Lee Hampton is a contemporary Aboriginal artist and descendant of the Wodi Wodi, Worimi and Yuin people. Lee has created artwork to commemorate the ANZAC Research Institute’s 20th Anniversary, and presented it to the institute at Admiralty House.
The artwork is now on display at the entry of the institute, and highlights it’s unique ANZAC heritage, a tradition of research, while also honouring the indigenous owners of the land on which it stands. Lee has kindly provided the story of the artwork, which is displayed beside it at the institute, and is also posted below.
The story of the artwork by the artist:
Title: Healing the Past, Present & Future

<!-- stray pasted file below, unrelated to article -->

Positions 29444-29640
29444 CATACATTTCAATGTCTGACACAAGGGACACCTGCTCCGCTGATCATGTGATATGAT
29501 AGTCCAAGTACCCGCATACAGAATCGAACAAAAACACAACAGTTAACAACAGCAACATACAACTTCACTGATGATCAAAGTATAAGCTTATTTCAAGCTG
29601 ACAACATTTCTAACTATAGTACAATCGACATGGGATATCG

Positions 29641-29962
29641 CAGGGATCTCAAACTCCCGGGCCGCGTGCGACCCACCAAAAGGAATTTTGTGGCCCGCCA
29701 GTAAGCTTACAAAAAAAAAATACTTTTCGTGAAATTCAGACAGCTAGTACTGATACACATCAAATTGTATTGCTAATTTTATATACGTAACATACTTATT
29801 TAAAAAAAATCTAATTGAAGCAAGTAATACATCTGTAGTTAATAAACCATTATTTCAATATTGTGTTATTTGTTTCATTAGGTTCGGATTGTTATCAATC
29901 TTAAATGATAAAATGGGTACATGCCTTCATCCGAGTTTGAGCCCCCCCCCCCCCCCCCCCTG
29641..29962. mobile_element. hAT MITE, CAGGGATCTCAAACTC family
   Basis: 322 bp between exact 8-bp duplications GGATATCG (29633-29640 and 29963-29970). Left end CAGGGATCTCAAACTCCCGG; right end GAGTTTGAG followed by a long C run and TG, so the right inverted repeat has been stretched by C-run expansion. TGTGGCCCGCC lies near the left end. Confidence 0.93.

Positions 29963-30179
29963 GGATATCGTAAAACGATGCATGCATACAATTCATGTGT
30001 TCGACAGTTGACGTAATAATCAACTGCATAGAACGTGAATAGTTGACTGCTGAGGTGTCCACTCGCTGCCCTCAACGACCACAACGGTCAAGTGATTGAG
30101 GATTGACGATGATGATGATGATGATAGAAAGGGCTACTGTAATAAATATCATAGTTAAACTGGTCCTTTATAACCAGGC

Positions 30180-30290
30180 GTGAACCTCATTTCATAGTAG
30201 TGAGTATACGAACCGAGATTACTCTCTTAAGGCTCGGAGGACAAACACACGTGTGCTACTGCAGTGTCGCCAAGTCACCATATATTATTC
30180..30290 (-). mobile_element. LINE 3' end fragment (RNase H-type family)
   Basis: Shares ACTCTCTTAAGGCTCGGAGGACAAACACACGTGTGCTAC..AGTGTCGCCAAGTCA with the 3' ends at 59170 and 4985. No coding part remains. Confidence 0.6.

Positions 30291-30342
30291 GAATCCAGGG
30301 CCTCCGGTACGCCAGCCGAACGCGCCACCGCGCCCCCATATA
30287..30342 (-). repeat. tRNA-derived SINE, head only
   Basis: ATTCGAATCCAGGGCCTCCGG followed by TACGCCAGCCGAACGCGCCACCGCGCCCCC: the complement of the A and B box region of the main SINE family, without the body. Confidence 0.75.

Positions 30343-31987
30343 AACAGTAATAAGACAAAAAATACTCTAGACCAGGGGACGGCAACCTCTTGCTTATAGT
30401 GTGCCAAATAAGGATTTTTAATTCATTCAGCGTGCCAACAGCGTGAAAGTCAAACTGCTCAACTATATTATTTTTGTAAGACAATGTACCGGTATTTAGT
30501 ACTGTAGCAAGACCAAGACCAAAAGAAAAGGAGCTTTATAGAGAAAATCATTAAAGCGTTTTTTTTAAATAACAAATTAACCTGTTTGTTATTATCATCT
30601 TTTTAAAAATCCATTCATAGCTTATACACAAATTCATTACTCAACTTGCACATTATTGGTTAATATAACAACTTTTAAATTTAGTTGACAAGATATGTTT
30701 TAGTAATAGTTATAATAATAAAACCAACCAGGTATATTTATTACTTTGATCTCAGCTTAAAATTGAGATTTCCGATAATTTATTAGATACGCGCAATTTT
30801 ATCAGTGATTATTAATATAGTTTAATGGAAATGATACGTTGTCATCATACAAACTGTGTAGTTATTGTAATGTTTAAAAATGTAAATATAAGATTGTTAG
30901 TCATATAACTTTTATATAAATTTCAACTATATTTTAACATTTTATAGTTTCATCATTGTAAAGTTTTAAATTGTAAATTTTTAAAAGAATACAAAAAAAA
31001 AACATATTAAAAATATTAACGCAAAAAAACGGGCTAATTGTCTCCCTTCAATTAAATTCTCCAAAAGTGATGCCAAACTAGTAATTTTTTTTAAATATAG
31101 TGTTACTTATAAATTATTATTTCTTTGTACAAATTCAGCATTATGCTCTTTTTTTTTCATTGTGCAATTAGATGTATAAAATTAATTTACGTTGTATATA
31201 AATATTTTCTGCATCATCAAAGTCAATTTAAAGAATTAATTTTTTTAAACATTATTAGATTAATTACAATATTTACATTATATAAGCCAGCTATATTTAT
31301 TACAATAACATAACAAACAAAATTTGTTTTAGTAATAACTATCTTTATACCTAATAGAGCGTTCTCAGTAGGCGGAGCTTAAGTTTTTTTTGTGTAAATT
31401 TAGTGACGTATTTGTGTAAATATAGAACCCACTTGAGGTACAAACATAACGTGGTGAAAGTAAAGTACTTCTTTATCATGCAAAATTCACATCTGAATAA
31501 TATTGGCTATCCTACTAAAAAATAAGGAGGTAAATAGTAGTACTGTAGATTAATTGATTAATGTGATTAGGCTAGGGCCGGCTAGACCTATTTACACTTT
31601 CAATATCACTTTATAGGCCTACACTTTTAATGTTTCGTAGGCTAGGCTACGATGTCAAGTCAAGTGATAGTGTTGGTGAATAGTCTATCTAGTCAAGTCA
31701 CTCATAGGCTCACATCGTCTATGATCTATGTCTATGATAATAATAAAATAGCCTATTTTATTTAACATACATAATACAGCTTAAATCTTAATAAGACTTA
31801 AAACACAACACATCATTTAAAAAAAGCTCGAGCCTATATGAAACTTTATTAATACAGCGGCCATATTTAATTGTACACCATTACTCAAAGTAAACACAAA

“This artwork represents and celebrates the ANZAC Research Institute’s continued partnership with Concord Hospital. The ANZAC Research Institute’s role is to provide better care and health outcomes on behalf of veterans and their community. There is a close association with the Kokoda Track, with Concord Hospital having it’s very own Kokoda Memorial Trail, with a bronze statue of the famous photo (taken by New Zealand photographer George Silk) of a Papuan (Hanua) Man Raphael Oimbari leading wounded soldier Private George Whittington from the battle field to an aid station from the Kokoda Track. Oimbari, was one of 14 Hanuan men that volunteered to help take food, medical supplies and ammunition to the front line for the ANZAC’s, these men were affectionately known as Fuzzy Wuzzy Angels. In this artwork, we see Oimbari and Whittington, immortalised in the centre of the artwork, walking through a set of stone gates, on a bed of blue and red poppies. These gates stand at the beginning of Concord Hospital’s Kokoda track memorial walk, The bed of poppies represent fallen ANZAC’s and also the Aboriginal and Torres Strait Island service men and women that have frequented the ANZAC Institute and Concord Hospital over the past 80 years. The bottom of the artwork is a series of mountain valleys and peaks, covered in a thin row of red poppies. This represents the elevations of the Kokoda Track, and the difficult pathways of which the ANZAC’s had fought against the Japanese. The blue dot work above represents two things. Firstly, the obvious one, the sky above the mountain range, secondly, it represents water. The flow of water represents healing, and this is what the ANZAC Research Institute and Concord Hospital both represent. Directly above this blue section is another pathway of broken ground bordered by blue and red poppies. This is an aerial view of the Kokoda track, but also represents the journey of broken veterans, on a journey of healing. It is a long journey, but is possible through the help of all the wonderful staff at the ANZAC Research Institute and Concord Hospital. The Poppies again representing the Aboriginal & Torres Strait Island Communities. Above this section lies a black area, that has a number of meeting places and journey lines in white, these meeting places are surrounded by Aboriginal symbols for people, there are 140 in total, these represent the number of International authors who have published research articles and papers that have been written by the ANZAC Research Institute over the years. The journey lines continue off the top right of the artwork, this represents the ongoing journey and development by the ANZAC Research Institute to better serve not only it’s veterans but also community and staff for a brighter future for all. Directly below the Kokoda Memorial Track Walk Sign is a series of coloured dots, this coincides with the journey lines below and represents the ANZAC Research Institute’s published papers and articles. The size of the circles represent the number of publications. Where there are more circles, there are more authors involved. The different colours represent the main groupings of authors. Top left of the artwork is an aerial view of a section the Kokoda Memorial Track Walk and the surrounding waterways that border it. It is again filled with red and blue poppies, the blue poppies representing TSI service men and women, and the red poppies, Aboriginal servicemen and women. Coming together, the whole artwork tells the story of 80 years of Concord Hospital’s association as a veteran’s Hospital and in more recent times the development of the ANZAC Research Institute, providing important research and development for services to better help and understand all the difficulties faced by veterans. It also tells the story of how this institute has had a global impact on many other health service industries.”